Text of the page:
A group of veterans and supporters are running four marathons in four states to raise funds and awareness of the financial support available to Aussie veterans and their families.
The extraordinary effort commences in Canberra September 7, when 10 dedicated volunteers head off on their first marathon starting at 2am. They’re running all the State Capital avenues as a symbol of their ‘Bravery Trek’ uniting Australians to show support for all who serve in the Australian Defence Force.
Led by Navy veteran Murray Bruce, the runners will be joined by politicians for the final 10km of their run. Amongst those joining are Deputy Prime Minister and Minister for Defence, the Hon Richard Marles; Assistant Minister for Defence, the Hon Matt Thistlethwaite and Chief of Air Force AIRMSHL Robert Chipman. Mr Bruce is Vice-President at Leidos Australia, foundation partner and major sponsor of Bravery Trek.
The group will also run marathons in Sydney (September 17), Brisbane (October 2) and Melbourne (October 15).
“Bravery Trek is not just for veterans to support veterans – it’s about expanding out the ecosystem in the broader community through community groups, employee groups and corporate sponsors – they’re not just saying thank you to those who serve our country they’re raising awareness of the needs of our vets,” said Murray Bruce.
“We have a whole raft of people who have never served or worked in Defence signing up for the Trek to show their support by raising funds and awareness. It’s important that we expand the number who get involved in the Trek each year given the large number of vets exposed to contemporary service.”
Bravery Trust Chair Garth Callender said Bravery Trek was a virtual distance challenge, meaning anyone could join, anywhere, anyway. “Make the Bravery Trek your own! One group is running four marathons in four states – but this is an event anyone can join,” he said.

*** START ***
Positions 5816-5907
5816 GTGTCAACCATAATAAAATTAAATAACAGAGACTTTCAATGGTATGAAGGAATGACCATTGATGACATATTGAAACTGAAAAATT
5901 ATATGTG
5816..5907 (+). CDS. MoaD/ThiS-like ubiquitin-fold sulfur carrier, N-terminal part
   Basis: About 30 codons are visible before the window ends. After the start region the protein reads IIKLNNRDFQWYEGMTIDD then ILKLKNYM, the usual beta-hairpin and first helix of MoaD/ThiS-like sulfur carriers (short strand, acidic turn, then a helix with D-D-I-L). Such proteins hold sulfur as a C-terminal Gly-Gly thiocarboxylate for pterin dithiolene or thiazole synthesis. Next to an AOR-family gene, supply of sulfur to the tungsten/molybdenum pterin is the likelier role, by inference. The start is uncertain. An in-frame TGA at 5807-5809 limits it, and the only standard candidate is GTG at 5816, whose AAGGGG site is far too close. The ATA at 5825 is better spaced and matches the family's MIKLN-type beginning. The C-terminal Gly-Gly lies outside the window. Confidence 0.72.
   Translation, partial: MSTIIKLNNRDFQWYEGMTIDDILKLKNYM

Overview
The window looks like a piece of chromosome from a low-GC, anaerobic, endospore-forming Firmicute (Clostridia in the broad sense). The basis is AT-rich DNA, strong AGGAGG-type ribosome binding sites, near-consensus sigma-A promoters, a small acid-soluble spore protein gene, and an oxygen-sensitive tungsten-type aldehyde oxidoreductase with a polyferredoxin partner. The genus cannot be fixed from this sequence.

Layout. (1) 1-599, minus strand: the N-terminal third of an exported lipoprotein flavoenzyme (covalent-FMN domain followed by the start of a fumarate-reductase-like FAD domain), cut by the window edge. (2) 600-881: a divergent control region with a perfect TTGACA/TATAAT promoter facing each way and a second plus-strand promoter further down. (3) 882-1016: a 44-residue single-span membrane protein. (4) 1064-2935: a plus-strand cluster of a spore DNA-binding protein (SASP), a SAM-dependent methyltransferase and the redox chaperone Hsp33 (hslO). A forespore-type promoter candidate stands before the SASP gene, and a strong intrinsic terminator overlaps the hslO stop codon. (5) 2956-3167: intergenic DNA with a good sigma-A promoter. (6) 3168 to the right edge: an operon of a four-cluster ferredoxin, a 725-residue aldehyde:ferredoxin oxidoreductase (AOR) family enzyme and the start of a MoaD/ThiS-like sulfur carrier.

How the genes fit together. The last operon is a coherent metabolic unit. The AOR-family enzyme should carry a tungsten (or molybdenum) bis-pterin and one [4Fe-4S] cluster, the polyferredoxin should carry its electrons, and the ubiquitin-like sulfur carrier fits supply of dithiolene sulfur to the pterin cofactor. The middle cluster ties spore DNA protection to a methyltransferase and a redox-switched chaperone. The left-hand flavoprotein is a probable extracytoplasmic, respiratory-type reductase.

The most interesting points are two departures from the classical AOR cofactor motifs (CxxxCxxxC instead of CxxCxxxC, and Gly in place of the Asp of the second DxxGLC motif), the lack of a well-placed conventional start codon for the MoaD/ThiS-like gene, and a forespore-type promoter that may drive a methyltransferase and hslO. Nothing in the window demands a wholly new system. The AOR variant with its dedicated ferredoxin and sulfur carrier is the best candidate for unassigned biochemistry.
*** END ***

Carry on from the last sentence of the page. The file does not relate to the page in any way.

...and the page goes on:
“You can choose to run, walk, wheel or swim. Set a distance challenge of four marathons in 44 days – or 1km per day. The distance isn’t important, this is about every participant showing their respect for our veterans and the sacrifices made during service by veterans and their families.”
Mr Callender said Bravery Trust provided a financial safety net then worked longer term with veterans and their families, providing financial counselling and connecting them with other support services.
“Finances have long been a hard conversation to start,” said Mr Callender. “Veterans are by nature proud people, who can find it hard to ask for help when needed.
“Getting people together and raising awareness through Bravery Trek, is a way we can initiate and normalise some of those hard conversations and encourage people to reach out for help as soon as their financial circumstances change.
“We know there is an intrinsic link between financial hardship and suicide, and through financial counselling and financial support, we can help to save lives.”
Bravery Trek is aligned to Veterans’ Health Week, commencing September 17 and ending October 31.